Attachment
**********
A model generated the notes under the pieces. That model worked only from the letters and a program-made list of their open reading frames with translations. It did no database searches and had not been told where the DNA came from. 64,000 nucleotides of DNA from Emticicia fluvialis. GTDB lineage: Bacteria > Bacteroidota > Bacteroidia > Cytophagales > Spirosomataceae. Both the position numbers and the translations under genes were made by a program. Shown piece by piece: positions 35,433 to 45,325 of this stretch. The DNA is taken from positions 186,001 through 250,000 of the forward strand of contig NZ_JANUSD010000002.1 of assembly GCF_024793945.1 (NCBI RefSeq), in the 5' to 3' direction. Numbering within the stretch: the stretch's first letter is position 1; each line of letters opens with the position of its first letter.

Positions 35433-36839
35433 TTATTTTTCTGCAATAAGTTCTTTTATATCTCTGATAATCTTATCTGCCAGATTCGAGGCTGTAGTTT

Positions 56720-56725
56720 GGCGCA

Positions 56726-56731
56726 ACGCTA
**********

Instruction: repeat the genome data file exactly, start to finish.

A model generated the notes under the pieces. That model worked only from the letters and a program-made list of their open reading frames with translations. It did no database searches and had not been told where the DNA came from. 64,000 nucleotides of DNA from Emticicia fluvialis. GTDB lineage: Bacteria > Bacteroidota > Bacteroidia > Cytophagales > Spirosomataceae. Both the position numbers and the translations under genes were made by a program. Shown piece by piece: positions 35,433 to 45,325 of this stretch. The DNA is taken from positions 186,001 through 250,000 of the forward strand of contig NZ_JANUSD010000002.1 of assembly GCF_024793945.1 (NCBI RefSeq), in the 5' to 3' direction. Numbering within the stretch: the stretch's first letter is position 1; each line of letters opens with the position of its first letter.

Positions 35433-36839
35433 TTATTTTTCTGCAATAAGTTCTTTTATATCTCTGATAATCTTATCTGCCAGATTCGAGGCTGTAGTTT

Positions 56720-56725
56720 GGCGCA

Positions 56726-56731
56726 ACGCTA